An Abundance of Cookies
Like a mantra the recipes read: "Cream the butter and sugar, add the eggs
" This is the basis on which the method for cookie making is founded. Like fine little pastries, their ingredients and methods in which they are made are everything. While cooking in general is clearly an art form it can also be a precise science, especially when baking and preparing sweet confections. As with many baked goods, when making cookies the emulsification of the butter, sugar, eggs, and eventually flour is often an exact ratio. And each of the basic ingredients in cookie recipes serves a very definite and distinct function.
Take butter and sugar, for example. Simply said, without these two ingredients there would be no cookies (yikes!). Oh sure, you could replace the butter with another fat, such as shortening or oil, but the cookies would not have the same flavor. And yes there is the possibility of substituting the butter with a fat alternative, such as a fruit purée, but then the outcome would be quite different -- it would not be an equal comparison. My theory is the same with most foods: eat the real thing, just in moderation.
The sugar in cookies adds moisture and flavor as well as sweetness; the type and quantity of sugar used in a recipe will determine the cookies flavor and texture. Eggs bind the ingredients with the flour and add richness and also a small amount of leavening action. Speaking of which, cookies are generally leavened with a chemical agent such as baking soda or baking powder, opposed to bread-type products that often contain yeast. And with all baked goods, flour is what makes up their substance; it creates its body so to speak. Utilizing these few ingredients -- along with a little salt -- can produce a seemingly endless variety of cookies. Simply adding any number of flavoring ingredients -- cocoa, chocolate, spices, dried fruit, etc. -- will change the cookie entirely.
Almost as important as the ingredients themselves is the method in which cookies are made, and when doing so the most essential step is the creaming of the butter, sugar and eggs. This is the initial action that pulls all of the ingredients together into an emulsification and forms a homogenous mass; the ingredients become one. Creaming the butter and sugar also incorporates a little air into the dough, which translates to delicateness.
I'm a firm believer that food likes and dislikes are ingrained in your memory and on your palate at an early age (I've read that taste and smell carry a person's strongest memories); thus, cookies have a special place in my heart around the holidays. My love of baked goods was certainly initiated by my mother and grandmother who were both avid and excellent bakers.
As a youth I soon discovered that Christmas not only brought the anticipation of gifts from Santa, but also platters of cookies and kuchen. It seems as if my mother began her cookie production weeks before Christmas (it was probably just a few days) and she stored the cookies in plastic bags within a large metal can, which was off limits until Christmas. Like having a sixth sense, my mother could hear that can open wherever she was in the house -- even if she was in the basement doing laundry.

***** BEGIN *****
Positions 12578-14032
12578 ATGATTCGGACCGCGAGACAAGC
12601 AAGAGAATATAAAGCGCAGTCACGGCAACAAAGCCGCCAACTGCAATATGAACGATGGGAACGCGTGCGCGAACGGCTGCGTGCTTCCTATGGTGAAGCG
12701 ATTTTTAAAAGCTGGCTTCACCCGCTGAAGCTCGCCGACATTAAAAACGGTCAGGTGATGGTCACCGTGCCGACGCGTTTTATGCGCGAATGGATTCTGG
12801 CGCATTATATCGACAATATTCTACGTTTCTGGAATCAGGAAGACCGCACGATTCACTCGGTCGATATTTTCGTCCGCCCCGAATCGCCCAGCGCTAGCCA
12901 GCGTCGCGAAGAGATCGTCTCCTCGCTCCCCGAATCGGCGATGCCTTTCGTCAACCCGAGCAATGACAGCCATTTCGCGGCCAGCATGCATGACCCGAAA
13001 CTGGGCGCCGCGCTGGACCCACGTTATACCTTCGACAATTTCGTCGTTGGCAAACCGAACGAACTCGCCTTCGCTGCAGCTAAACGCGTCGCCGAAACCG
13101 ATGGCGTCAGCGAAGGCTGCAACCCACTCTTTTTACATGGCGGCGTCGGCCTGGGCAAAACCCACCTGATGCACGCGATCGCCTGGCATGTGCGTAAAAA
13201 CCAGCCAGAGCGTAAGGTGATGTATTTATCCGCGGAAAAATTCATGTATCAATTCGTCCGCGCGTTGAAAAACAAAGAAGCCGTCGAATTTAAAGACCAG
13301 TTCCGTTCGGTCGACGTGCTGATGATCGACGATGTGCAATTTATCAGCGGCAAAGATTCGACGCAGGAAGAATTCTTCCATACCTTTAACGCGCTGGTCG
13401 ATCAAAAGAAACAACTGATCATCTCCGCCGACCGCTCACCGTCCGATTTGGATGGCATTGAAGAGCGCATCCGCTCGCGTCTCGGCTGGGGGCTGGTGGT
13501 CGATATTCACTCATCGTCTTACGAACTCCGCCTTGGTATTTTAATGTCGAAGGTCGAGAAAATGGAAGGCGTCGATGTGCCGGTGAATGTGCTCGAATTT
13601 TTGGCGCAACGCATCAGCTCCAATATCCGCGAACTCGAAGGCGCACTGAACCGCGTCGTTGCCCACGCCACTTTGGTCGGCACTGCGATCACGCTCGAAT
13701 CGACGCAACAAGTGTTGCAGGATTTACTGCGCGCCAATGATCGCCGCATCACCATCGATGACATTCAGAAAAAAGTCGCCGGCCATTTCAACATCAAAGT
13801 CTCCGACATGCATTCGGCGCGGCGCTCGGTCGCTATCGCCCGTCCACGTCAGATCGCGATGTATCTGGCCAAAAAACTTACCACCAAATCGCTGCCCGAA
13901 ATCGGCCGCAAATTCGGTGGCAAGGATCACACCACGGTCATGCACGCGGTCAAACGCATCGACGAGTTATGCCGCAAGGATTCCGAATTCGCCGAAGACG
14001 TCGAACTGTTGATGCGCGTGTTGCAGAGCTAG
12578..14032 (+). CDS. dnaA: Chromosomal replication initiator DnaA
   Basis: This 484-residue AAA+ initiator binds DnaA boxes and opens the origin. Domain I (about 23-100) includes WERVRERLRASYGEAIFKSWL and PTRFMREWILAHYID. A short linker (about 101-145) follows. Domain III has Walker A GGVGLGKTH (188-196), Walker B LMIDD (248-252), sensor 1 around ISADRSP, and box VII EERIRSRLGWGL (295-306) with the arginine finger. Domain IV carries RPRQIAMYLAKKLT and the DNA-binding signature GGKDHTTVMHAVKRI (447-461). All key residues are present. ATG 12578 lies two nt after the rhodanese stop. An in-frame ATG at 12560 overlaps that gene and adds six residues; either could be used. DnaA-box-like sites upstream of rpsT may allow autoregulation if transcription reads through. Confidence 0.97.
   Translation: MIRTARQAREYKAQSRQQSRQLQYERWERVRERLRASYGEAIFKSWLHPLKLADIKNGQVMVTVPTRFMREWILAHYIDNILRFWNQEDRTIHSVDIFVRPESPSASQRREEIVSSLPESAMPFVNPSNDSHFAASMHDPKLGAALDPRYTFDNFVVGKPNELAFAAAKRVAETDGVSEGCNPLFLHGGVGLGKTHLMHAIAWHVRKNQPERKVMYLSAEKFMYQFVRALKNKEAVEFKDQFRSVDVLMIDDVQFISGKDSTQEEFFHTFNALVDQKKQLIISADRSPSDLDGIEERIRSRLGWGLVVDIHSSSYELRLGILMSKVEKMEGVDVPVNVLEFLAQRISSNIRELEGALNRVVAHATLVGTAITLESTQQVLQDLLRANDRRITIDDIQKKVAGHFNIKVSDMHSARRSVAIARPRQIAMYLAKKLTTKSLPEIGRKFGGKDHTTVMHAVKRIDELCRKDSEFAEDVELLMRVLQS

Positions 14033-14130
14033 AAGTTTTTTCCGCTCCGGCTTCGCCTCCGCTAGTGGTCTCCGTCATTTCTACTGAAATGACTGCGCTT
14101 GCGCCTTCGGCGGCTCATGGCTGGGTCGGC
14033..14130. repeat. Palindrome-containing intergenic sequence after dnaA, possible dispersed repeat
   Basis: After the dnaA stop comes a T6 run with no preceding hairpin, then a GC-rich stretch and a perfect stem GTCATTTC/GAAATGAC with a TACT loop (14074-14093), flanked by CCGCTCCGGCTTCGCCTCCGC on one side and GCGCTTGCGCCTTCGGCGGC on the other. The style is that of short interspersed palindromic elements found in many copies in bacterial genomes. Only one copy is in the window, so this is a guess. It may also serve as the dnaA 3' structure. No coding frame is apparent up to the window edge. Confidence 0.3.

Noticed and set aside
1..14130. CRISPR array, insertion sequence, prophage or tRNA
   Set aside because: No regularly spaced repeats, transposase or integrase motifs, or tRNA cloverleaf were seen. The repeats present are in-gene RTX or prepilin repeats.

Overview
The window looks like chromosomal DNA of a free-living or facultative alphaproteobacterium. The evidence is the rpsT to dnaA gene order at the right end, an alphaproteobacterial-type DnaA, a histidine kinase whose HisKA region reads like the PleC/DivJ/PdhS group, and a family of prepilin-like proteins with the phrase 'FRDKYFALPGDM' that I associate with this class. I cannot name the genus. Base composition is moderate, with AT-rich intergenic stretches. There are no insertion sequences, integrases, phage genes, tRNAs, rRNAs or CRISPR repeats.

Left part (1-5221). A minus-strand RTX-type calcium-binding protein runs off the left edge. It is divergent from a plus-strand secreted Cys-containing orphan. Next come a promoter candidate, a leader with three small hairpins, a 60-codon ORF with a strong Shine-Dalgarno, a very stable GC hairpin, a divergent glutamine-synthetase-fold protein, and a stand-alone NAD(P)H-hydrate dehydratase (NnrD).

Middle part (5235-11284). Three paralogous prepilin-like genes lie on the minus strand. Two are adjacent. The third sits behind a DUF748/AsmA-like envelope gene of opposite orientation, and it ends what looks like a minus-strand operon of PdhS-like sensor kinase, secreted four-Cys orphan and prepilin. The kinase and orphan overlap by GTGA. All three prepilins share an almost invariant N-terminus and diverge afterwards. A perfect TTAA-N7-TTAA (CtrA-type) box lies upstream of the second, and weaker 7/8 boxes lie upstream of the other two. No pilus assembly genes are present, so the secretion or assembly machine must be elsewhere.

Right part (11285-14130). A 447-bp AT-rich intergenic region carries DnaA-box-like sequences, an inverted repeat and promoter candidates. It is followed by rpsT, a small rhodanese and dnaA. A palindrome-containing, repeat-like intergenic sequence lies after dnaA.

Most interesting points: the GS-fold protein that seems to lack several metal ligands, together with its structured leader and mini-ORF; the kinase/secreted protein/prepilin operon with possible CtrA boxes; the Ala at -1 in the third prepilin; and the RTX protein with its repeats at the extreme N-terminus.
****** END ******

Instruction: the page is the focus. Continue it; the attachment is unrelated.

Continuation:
There are more varieties of these tiny pastries that fall under the heading "cookie" than any other type of baked good, and they have been around for a very long time. Cookies are said to date back thousands of years to ancient Persia, one of the first countries to cultivate and utilize sugar; they were originally designed as a little sweet treat, much like they are today. The English word cookie is derived from the Dutch koekje, meaning little cakes.
The origin of gingerbread, in particular, can be traced back to the times of the ancient Greeks and Romans; the ginger was most likely first added to the dough not only for flavor, but also for medicinal and preservation purposes, and quite possibly as a status symbol during times when spices were worth as much as currency. Ditto for gingerbread's first cousin, the German cookie known as pfeffernusse, which translates to "peppernuts" in English.
A much more recent addition to the cookie repertoire, and originating closer to home, is the humble chocolate chip cookie. These delectable little morsels were invented by Ruth Wakefield in the 1930s. She ran the Toll House Restaurant in Massachusetts and in a supreme moment of inspiration she added chopped chocolate to her butter cookie dough. The rest, as they say, is history.
If you find yourself with an overabundance of cookies (something I personally cannot imagine) store them in plastic bags in the freezer to keep them fresh. Alternately, if the storage is intended for a shorter period of time, store them in plastic bags inside a metal can -- this will make them more accessible to the kids who cannot yet reach the freezer.